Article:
10 Best TV Show Episodes (That Aren’t A Premiere Or Finale)
TV shows often become known for the episodes that either begin or end a series, but it would be remiss to overlook some of the great moments that appear between the series premiere and its eventual finale. In particular, episodes that occur either shortly after a premiere or shortly before a finale frequently showcase the very best that a show has to offer. When not having to sell a show to a new audience or wrap up all the loose ends, a TV show can use its established characters to showcase the series’ greatest strengths.
A lot more attention ends up being paid to how a show begins and ends, as was the case with the finale of the long-running The Walking Dead. This makes sense to a certain extent, as beginnings and endings are where some of the most important drama takes place and where viewers get to either first meet characters or see them for the last time. Nevertheless, it is vital to take into account those episodes which do not fit into either of these categories, precisely because they often contain some of the most fascinating and compelling writing and performances.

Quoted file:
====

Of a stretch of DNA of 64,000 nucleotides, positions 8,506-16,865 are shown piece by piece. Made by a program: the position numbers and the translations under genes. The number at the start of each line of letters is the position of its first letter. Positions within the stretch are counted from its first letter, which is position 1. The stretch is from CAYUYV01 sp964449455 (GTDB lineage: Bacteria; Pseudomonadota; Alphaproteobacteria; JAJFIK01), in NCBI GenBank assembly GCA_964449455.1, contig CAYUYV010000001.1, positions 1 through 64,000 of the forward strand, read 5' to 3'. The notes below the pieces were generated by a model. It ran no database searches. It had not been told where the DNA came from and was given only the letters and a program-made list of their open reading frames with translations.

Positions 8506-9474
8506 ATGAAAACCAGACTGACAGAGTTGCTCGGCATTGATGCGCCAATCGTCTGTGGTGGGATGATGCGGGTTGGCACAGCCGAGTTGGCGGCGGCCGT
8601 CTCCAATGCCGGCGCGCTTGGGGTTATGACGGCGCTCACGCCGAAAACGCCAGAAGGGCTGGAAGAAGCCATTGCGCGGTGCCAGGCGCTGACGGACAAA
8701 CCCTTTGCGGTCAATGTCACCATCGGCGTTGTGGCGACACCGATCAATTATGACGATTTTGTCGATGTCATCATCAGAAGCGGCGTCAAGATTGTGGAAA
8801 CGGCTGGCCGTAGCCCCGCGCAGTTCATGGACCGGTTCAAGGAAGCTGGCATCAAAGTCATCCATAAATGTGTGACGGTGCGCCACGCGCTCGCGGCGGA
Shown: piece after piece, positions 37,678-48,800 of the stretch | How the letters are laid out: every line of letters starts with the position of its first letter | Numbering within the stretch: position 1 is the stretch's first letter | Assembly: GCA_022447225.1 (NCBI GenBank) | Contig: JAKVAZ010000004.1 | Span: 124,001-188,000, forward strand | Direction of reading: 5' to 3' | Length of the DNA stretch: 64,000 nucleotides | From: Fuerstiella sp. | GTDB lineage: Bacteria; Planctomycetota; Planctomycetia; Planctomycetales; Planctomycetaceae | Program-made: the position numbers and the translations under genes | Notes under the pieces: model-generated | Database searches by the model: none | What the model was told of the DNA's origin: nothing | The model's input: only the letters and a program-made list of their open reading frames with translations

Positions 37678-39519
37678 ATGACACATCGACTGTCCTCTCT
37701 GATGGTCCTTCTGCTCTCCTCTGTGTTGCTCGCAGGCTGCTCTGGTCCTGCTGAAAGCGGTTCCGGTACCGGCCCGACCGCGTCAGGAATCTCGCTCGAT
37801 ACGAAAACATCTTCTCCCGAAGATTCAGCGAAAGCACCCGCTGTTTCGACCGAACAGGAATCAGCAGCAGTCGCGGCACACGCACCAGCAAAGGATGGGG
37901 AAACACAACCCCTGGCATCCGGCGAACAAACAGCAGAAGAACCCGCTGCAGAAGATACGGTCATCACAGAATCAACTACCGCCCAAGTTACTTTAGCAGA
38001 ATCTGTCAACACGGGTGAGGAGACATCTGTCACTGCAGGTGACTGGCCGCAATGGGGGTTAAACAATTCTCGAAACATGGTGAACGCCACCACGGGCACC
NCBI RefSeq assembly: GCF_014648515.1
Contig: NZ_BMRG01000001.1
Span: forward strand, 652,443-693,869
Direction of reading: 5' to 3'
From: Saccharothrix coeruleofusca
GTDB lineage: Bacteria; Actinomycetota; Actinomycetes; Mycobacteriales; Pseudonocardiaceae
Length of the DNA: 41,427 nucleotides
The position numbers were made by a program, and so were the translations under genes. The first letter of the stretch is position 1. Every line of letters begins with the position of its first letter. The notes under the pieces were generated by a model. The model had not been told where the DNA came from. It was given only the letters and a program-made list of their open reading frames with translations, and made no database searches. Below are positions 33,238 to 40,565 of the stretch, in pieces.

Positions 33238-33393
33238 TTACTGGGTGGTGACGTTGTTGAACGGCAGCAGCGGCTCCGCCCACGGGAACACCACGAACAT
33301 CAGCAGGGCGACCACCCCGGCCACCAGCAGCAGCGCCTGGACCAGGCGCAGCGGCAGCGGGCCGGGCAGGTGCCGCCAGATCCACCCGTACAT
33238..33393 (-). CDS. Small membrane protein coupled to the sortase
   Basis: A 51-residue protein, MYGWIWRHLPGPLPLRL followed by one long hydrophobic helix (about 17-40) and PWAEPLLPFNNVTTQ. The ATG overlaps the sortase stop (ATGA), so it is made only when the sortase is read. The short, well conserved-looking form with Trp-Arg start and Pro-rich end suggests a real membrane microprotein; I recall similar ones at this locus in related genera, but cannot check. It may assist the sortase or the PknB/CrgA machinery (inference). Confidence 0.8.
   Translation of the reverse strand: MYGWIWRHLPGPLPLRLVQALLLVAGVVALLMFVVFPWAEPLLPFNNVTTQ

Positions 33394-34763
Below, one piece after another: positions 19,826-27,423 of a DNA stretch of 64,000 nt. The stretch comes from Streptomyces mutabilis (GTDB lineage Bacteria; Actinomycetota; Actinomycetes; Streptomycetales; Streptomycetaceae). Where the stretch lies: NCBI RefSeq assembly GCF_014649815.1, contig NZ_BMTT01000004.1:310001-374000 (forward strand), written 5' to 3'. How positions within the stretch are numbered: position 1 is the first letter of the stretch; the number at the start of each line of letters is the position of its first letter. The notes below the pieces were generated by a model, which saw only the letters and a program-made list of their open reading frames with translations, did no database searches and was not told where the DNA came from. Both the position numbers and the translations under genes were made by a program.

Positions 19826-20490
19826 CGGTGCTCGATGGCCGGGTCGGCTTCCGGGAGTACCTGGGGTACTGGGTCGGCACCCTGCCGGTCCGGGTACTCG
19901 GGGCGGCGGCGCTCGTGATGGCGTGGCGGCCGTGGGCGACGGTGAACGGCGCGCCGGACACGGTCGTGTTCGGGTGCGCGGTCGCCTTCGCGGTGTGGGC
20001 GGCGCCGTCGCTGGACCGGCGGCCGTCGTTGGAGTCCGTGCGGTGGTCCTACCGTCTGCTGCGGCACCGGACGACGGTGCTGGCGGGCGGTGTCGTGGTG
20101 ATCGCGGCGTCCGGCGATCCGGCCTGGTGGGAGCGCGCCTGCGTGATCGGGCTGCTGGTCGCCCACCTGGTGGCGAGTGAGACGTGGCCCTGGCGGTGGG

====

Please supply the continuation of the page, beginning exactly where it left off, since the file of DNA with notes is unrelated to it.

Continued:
Lost – “The Constant” (Season 4, Episode 5)
Parts of Lost were divisive, and its finale was easily the most controversial aspect, but there were some real high points earlier in the show. “The Constant” is understandably seen as one of the best episodes the series ever produced, engaging as Lost does with issues of time travel, human consciousness, and emotional connection. What’s more, it also featured a stunning performance from Henry Ian Cusick, who brings a remarkable amount of depth and richness to Desmond Hume. As a result, it manages to combine the show’s two notable strengths (compelling characters and philosophical richness) into a coherent and compelling whole.
Breaking Bad – “Ozymandias” (Season 5, Episode 14)
Starting with its first episode, Breaking Bad worked to develop Walter White into both a monster and an antihero who could be sympathized with. “Ozymandias” is one of the series’ finest episodes, with a bracing and explosive storyline that is both devastating and satisfying in equal measure. In many ways, it fulfills the series’ overall promise of being a Shakespearean tragedy brought to television. It is particularly notable for the killing of Walt’s brother-in-law Hank. While this had been foreshadowed, for a series of Breaking Bad’s prestige to actually kill off a major character was still a brave move, one which paid off.
The Last Of Us – “Long, Long Time” (Season 1, Episode 3)